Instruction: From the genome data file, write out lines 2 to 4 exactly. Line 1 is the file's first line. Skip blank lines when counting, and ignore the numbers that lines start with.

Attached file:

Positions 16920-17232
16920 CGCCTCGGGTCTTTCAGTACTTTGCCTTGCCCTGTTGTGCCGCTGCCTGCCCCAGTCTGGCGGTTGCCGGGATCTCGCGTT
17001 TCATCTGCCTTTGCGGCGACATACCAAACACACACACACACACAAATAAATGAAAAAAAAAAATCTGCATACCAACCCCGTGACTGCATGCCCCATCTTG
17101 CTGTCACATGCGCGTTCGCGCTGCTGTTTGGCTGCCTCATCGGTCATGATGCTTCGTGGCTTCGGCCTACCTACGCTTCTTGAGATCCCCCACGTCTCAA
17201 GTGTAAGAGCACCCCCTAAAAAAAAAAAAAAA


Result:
16920 CGCCTCGGGTCTTTCAGTACTTTGCCTTGCCCTGTTGTGCCGCTGCCTGCCCCAGTCTGGCGGTTGCCGGGATCTCGCGTT
17001 TCATCTGCCTTTGCGGCGACATACCAAACACACACACACACACAAATAAATGAAAAAAAAAAATCTGCATACCAACCCCGTGACTGCATGCCCCATCTTG
17101 CTGTCACATGCGCGTTCGCGCTGCTGTTTGGCTGCCTCATCGGTCATGATGCTTCGTGGCTTCGGCCTACCTACGCTTCTTGAGATCCCCCACGTCTCAA